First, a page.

Home > The Road to Rose Bend

The Road to Rose Bend
Author: Naima Simone



   THERE’S NO PLACE like home.


   Obviously, Dorothy hadn’t gotten out much.

   Sydney Collins stared at the majestic Monument Mountain and Mount Everett, the breathtaking sentinels that soared above the picturesque town of Rose Bend, Massachusetts. Dorothy’s bewildering need to return to boring, sepia-toned Kansas couldn’t be found among the trees that covered their peaks, though.

   Sydney could still remember sitting in the living room and watching The Wizard of Oz for the first time when she’d been seven years old. While her parents and her sister, Carlin, had been rooting for Dorothy to click those ruby heels and make it back home, Sydney had jumped to her feet and yelled, “Are you crazy, Dorothy? Keep your ass in Oz!”

   Well, her parents hadn’t been too happy with the language—they’d later had words with Uncle Travis about watching his mouth around her—but Carlin, resting in her special recliner, had quietly snickered.


   A dusty, too-familiar feeling weaved through Sydney, burrowing deep in her heart. From experience, she knew no amount of meditation, Come-to-Jesus talks or Sunday sermons explaining how “God moves in mysterious ways,” could dig it out.

   Sydney’s fingers curved around her slightly rounded belly, the mound and life within keeping her grounded here, in the present.

   God. She hadn’t been back home for fifteen minutes, and already the memories were smothering her, seeking to drag her back.

   Well, the past wasn’t exactly dragging her back. As of yesterday morning, when she’d left Charlotte, North Carolina, to start the twelve-hour drive to the Berkshires, she’d willingly returned to her hometown located in the Southern Berkshires.

   The hometown she’d vowed—eight years earlier—to never step foot in again.

   Had it been only about her, she still might be settled in her Ballentyne condo.

   But it was no longer only about her.

   Sydney splayed her fingers wider over her stomach. Seventeen weeks, her doctor had confirmed the day before yesterday.

   Love, so deep, so fierce it was terrifying, welled up inside her as it did every time she thought of the tiny, vulnerable person growing inside her. Love and...fear. Oh God, Sydney was scared. Not only for herself, but for the life she would soon be responsible for. On her own. Yes, it was her choice to raise her child as a single mother, just as it’d been her choice to divorce her ex-husband, Daniel. But those decisions didn’t make the future any less daunting. They didn’t mean she wasn’t questioning if she was doing the right thing.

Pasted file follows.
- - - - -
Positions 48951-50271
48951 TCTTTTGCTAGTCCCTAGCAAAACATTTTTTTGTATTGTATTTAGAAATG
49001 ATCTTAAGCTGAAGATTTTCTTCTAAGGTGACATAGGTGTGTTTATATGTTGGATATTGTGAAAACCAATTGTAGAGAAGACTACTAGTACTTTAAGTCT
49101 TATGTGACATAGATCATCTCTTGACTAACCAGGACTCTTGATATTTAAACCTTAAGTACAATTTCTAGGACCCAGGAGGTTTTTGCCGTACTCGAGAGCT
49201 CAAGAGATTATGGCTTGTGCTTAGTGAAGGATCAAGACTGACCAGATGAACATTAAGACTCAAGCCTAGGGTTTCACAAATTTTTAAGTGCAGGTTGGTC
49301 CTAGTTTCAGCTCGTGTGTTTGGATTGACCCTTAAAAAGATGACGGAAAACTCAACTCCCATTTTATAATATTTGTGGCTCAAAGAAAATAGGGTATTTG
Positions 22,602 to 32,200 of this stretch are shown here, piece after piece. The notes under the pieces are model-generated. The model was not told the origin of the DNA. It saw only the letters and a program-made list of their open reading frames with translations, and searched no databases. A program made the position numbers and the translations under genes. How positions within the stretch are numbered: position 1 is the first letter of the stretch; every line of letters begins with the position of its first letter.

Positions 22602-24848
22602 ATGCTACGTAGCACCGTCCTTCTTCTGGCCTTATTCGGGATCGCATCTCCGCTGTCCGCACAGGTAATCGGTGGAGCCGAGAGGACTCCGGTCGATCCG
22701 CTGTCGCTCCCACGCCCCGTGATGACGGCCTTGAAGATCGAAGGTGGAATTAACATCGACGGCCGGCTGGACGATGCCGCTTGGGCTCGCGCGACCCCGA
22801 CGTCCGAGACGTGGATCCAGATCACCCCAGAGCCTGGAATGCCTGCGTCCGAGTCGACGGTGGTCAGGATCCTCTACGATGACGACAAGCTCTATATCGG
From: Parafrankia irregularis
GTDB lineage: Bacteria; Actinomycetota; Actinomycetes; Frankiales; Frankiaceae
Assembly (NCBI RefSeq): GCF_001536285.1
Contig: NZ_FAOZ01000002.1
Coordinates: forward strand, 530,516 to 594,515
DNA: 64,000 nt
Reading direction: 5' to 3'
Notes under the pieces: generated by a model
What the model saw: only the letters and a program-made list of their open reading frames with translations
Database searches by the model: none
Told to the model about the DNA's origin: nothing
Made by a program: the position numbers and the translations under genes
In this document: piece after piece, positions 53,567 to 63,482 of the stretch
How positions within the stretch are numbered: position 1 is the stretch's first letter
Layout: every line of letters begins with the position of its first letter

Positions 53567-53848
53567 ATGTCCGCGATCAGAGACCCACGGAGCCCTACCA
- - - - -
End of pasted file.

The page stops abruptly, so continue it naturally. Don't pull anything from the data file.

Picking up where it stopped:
Shaking her head, as if the abrupt motion could dislodge her doubts, she inhaled a deep breath. Released it.

   “I’m doing this,” she said to the mountains. To no one. “I’m really doing this.”

   Was she reminding herself...or questioning her sanity? Yeah, she had no clue. But with her apartment lease canceled, all her belongings either packed away in storage or piled inside this vehicle, with her ties cut, she had no choice but to go forward. Literally and figuratively.

   She closed her eyes and tipped her head back. Up here, the air didn’t contain the mugginess of the South. Though she’d lived almost a decade in Charlotte, North Carolina, she’d never quite become accustomed to the humidity that clung to her skin like a layer of clothing. Here, though, summer had truly arrived. A high seventies temperature with a fresh breeze that brushed over her skin like a loving caress.